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Transnational Infrastructures of Resistance: From Empire to Occupation

The project directly speaks to (and against) the Geography discipline by unsettling the idea of infrastructure from our normative understanding.

Raktim

25 May 2021

The project directly speaks to (and against) the Geography discipline by unsettling the idea of infrastructure from our normative understanding. By doing so, it project aims to critically analyse what kind of infrastructure is required for resistance in urban spaces. Recent resistance movements across the globe highlight spatial occupation as an important praxis to exert rights. Here occupation becomes essential for two reasons. Firstly, in urban areas, spatial occupation heightens the visibility of a movement by extending the right to resist for broader political imagination. Secondly, spatial occupations also counter the dominant spatial logics of hegemonic appropriation of power. Building on this, the project aims to analyse what kind of infrastructure was developed for the spatial occupation in recent protest movements in India. To do so, the project focuses on Anti-CAA protest and Framer’s protest in India. The collective will conduct ethnographic interviews in India and London.

The interviews in India will be focused on farmer leaders, student groups and community members. The collective will also conduct 10 interviews in London, particularly with groups who were engaged in protest movements in London. London interview will involve the diasporic Punjabi community and South Asia Solidarity Network members.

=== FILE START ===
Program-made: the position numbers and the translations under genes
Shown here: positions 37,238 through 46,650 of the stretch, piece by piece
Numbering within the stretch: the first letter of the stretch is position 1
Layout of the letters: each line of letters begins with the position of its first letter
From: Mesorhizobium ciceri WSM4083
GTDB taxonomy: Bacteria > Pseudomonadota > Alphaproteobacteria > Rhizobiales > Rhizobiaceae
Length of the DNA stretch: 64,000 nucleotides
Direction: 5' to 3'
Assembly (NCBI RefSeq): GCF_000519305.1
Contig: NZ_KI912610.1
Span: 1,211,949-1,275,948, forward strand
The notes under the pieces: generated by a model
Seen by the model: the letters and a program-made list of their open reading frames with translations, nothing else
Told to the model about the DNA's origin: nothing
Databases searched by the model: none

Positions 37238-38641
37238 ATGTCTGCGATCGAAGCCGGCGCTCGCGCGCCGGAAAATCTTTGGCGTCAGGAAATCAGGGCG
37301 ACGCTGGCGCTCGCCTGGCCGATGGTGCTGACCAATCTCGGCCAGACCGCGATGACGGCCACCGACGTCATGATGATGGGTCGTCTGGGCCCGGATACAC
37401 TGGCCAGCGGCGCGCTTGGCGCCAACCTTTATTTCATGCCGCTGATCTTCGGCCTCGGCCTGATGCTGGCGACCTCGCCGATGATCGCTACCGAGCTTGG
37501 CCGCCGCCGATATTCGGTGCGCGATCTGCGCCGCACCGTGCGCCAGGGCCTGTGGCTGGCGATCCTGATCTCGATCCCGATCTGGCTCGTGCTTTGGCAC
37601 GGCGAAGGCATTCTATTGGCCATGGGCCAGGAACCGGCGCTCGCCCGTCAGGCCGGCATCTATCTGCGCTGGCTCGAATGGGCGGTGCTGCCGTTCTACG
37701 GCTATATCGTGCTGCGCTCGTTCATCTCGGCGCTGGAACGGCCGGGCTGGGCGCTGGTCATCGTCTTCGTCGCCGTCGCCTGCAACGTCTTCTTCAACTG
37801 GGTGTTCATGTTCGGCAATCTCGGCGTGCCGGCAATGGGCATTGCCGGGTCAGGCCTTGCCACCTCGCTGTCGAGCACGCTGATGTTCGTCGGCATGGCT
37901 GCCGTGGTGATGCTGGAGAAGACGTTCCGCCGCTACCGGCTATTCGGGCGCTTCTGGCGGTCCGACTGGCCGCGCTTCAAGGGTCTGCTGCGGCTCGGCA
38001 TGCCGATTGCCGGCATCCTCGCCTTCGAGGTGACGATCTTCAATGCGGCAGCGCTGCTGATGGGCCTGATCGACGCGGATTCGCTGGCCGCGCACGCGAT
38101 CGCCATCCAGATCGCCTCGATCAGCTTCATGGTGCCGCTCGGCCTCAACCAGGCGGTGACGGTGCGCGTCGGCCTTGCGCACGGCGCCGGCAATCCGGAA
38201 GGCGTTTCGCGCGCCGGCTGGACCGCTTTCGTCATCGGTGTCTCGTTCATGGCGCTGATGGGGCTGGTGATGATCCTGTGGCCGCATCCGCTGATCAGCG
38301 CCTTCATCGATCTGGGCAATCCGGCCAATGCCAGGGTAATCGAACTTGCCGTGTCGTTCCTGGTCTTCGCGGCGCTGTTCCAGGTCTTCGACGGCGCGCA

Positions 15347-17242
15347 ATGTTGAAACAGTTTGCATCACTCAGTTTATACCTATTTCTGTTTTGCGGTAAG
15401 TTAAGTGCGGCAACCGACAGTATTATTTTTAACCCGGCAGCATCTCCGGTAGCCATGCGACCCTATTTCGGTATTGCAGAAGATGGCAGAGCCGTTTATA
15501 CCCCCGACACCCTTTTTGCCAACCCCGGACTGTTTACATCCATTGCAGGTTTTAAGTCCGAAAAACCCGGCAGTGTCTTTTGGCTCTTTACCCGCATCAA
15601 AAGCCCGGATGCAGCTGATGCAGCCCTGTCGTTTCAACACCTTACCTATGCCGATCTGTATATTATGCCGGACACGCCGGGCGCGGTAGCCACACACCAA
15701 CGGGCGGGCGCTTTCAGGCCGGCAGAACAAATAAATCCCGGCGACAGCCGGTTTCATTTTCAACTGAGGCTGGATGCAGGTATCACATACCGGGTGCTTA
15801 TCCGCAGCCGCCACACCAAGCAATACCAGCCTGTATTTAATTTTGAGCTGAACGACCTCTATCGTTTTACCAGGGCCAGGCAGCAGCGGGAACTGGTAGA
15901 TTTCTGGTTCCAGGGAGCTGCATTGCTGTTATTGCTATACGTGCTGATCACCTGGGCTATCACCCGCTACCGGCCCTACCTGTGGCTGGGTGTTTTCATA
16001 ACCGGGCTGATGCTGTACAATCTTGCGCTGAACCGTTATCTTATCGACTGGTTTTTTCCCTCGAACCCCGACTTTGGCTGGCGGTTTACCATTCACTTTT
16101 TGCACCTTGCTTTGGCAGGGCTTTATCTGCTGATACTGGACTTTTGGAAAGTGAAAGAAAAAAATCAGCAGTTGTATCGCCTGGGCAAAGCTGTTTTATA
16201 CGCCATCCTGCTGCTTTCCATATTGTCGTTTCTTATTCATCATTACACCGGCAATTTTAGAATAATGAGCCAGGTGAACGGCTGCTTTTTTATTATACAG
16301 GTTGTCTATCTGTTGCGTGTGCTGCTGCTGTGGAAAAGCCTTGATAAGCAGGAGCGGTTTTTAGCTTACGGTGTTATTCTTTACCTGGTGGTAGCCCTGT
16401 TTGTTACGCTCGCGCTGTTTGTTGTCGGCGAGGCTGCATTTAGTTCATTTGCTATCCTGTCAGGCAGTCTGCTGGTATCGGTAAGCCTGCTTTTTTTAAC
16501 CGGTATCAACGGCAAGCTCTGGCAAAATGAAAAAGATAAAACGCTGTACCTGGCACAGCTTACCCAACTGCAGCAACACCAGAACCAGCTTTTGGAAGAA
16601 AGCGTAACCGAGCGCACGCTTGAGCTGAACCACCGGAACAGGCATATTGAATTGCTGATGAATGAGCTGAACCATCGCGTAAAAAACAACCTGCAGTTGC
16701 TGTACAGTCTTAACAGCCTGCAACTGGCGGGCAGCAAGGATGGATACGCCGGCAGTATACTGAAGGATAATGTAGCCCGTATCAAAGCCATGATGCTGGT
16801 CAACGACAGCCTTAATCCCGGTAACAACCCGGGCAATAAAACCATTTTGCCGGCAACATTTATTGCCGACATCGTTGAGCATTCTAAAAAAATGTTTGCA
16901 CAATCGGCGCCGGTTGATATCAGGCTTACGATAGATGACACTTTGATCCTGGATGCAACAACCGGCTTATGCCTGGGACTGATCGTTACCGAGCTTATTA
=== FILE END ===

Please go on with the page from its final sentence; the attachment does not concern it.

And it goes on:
As an outcome, the project will develop a website on ‘Infrastructure of Resistance’ which will archive the knowledge that will be generated from the project and will act as a knowledge repository for scholars and activists interested in resistance movements, solidarity networks and similar thematic areas. The project also aims to produce 5-part vernacular podcast series as part of Confronting Caste podcast series that is currently hosted by King’s India Institute.

Team

Collective for Critical South Asia Praxis which includes Dr Ufaque Paiker (Ashoka University, India); Dr Raktim Ray (UCL), Dr Srilata Sircar (Kings College, London)

Funder

Antipode Foundation Grant Right to Discipline

£10,000 Duration: 1 year; DPU, UCL will be the host institution.